Nope. We’re not talking Marmite. Ain’t a political slogan either, advocating a re-distribution of riches and resources to all and sundry. Nor is it part of an ultra-secretive PLAYBOY campaign to promote mud wrestling. Rather, it’s a core philosophy of a company called Porsche. Dr Ferdinand Porsche could have fathered it himself, this pay-off line. He is, after all, the automotive genius partly responsible for the modern racing car. Dr P is also the Big Daddy of the world’s most iconic sports car brand.
In 1923, see, Porsche and co-engineer Willy Walb worked on a teardrop-shaped racing concept by Chief Benz engineer, Hans Nibel. Nibel, in turn, had based his idea for an ultra-slippery machine on Edmund Rumpler’s 1921 Tropfenwagen road car the name literally meaning “drop-shaped” or “teardrop-shaped wagon.”
In fact, when Rumpler’s Tropfenwagen was measured in Volkswagen’s wind tunnel in 1979, the car had an aero value of 0.28 – a figure that VW itself only managed to beat in 1988, with a Passat! Now, the Benz Tropfenwagen, or Tropfenrennwagen, was the first racer with a mid-engined architecture and rear-wheel drive. And hey, that’s a layout you’ll more or less find in Sebastian Vettel’s modern day F1 car, too.
Which just goes to show that there’s nothing new under the sun. Not if Leonardo da Vinci had invented the gearbox more than half a millennium ago, already. What then, makes Porsches so different from all other cars? Well, there’s something iconic about the shape, to begin with. In essence, it represents a lower, more streamlined version of the Volkswagen Beetle, a car with which the selfsame Dr P had been intimately involved in the days when it was paramount, in Germany, to build a car (or “wagon”) for the nation (“volk”). Hence Volkswagen. And because of the shape, also Käfer meaning beetle.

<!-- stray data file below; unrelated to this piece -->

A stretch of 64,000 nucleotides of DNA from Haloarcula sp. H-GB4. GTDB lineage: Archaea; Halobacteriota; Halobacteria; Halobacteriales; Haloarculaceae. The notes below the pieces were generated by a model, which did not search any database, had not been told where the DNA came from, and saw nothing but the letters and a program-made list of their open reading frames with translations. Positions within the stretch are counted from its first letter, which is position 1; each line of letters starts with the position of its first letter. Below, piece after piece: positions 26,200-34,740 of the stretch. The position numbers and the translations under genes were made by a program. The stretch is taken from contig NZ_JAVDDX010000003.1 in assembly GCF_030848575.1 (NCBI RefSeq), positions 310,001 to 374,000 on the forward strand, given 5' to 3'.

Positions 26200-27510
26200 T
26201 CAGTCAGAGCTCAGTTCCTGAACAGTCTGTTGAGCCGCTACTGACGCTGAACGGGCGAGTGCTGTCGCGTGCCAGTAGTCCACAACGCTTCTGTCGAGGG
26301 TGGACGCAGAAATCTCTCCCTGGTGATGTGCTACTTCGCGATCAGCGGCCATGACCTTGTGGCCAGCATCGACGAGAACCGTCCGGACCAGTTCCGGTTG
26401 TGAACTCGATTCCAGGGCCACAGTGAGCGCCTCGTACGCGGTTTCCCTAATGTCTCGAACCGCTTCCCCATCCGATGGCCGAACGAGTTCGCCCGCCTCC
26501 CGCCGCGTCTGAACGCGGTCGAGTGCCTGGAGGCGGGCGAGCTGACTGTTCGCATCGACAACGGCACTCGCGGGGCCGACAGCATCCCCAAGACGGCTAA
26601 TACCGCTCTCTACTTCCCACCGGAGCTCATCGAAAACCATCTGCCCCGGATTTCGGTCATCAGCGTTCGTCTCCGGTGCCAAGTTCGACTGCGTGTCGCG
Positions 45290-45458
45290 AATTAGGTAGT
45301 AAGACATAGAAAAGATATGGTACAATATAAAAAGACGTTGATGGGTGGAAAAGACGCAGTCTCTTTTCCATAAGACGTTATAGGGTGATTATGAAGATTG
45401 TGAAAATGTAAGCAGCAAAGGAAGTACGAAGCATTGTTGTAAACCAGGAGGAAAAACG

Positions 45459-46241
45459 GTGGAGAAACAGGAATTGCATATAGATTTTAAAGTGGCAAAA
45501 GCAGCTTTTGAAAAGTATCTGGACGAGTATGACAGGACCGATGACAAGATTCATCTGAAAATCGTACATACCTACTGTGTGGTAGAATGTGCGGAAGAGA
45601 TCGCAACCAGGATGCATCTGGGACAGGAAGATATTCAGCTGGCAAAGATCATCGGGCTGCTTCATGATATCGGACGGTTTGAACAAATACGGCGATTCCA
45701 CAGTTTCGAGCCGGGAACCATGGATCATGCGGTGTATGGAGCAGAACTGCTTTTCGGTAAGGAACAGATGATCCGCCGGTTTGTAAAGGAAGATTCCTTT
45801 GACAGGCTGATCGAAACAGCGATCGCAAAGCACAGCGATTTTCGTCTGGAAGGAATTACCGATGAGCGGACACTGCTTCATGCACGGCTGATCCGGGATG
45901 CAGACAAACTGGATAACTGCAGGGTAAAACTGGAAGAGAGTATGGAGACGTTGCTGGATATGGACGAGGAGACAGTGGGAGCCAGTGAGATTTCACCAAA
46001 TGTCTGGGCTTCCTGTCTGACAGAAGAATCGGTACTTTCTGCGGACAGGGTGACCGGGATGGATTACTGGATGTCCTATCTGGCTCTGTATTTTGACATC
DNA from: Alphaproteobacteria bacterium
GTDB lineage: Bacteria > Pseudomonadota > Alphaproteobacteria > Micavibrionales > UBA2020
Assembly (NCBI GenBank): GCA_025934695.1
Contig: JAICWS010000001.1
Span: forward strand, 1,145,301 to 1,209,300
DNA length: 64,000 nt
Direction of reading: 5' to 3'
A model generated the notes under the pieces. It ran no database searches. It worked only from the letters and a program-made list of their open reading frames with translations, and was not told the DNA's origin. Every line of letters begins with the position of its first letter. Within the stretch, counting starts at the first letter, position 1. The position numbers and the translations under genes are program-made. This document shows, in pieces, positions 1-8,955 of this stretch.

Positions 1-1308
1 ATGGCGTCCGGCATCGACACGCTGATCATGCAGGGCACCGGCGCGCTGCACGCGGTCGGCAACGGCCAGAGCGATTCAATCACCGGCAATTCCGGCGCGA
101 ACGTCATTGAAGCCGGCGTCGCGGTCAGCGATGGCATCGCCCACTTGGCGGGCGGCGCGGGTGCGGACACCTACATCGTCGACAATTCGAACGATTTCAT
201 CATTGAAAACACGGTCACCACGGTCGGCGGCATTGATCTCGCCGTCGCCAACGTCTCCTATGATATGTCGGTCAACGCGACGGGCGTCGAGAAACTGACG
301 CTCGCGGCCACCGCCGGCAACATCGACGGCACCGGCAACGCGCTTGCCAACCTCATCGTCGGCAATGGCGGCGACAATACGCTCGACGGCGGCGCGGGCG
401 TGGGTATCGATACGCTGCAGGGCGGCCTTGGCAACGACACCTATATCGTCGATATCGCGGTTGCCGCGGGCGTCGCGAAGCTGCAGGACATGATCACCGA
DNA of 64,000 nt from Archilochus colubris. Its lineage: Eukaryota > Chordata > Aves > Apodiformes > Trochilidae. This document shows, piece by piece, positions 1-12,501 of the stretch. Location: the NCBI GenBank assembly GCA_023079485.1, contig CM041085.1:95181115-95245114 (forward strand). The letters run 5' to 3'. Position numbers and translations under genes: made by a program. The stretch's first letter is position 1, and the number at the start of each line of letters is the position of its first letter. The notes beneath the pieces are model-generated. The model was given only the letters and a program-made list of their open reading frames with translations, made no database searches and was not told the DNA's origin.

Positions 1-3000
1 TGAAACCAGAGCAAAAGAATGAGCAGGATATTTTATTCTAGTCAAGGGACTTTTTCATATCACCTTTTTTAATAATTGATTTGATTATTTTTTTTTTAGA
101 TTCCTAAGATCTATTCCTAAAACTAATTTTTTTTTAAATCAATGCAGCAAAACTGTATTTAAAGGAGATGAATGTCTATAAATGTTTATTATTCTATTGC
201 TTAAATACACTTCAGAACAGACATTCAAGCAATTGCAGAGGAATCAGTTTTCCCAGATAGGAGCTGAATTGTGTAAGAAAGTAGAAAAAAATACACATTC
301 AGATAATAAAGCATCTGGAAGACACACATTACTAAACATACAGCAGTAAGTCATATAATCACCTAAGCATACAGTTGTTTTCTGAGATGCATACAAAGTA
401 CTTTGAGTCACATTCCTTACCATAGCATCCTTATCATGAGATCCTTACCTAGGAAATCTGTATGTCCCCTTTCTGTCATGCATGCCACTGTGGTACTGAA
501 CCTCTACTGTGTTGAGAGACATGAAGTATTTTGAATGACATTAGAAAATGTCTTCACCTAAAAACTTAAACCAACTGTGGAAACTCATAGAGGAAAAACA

The golden thread from pre-war Beetle to post-war Porsche is not difficult to follow. Directly after WW II, Dr P was imprisoned for 20 months. During that time, his son, Ferry, looked around for wheels but couldn’t find any which suitably impressed him. So he built his own, much in the style of Ferruccio Lamborghini, a tractor builder from northern Italy, who commissioned his own grand tourer in the early ’60s, primarily because he thought Ferraris were too unsophisticated. Lamborghini employed Bertone and Gandini, of course, to create masterpieces of exotica in his name, thereby changing the lexicon of supercar design forever. Ferry Porsche?
He found one Erwin Komenda, who also happened to have penned the Beetle. Now, seeing that automotive parts generally were in short supply after the war, Ferry wasn’t shy to use Beetle components in his Porsche 356. Prime among those were the engine, transmission and suspension. Just like the Beetle, the 356 thus turned out to be a four-cylinder, air-cooled, rear-engined, rearwheel-drive car. In this sense, the first Porsches were truly just Beetles in fast forward. Soon, though, parts were re-engineered and the cars refined, with a heavy focus on performance. Yet, the umbilical cord tying the two designs and brands together continued unstintingly, even when Porsche introduced the most iconic of sports cars ever, the 911, in 1963.
Uppermost in this tango of familiarity was vehicle layout and body shape, of course, but also engine architecture. The Beetle had been using a flat-four, and so did the Porsche. Now, the pistons of a flat engine move in a horizontal plane, instead of the normal up-and-down action found in more conventional mills. In flat engines, cylinders are thus arranged in two banks, one on either side of the crankshaft, from where the pistons “box” at each other, much like two boxers throwing punches at one another.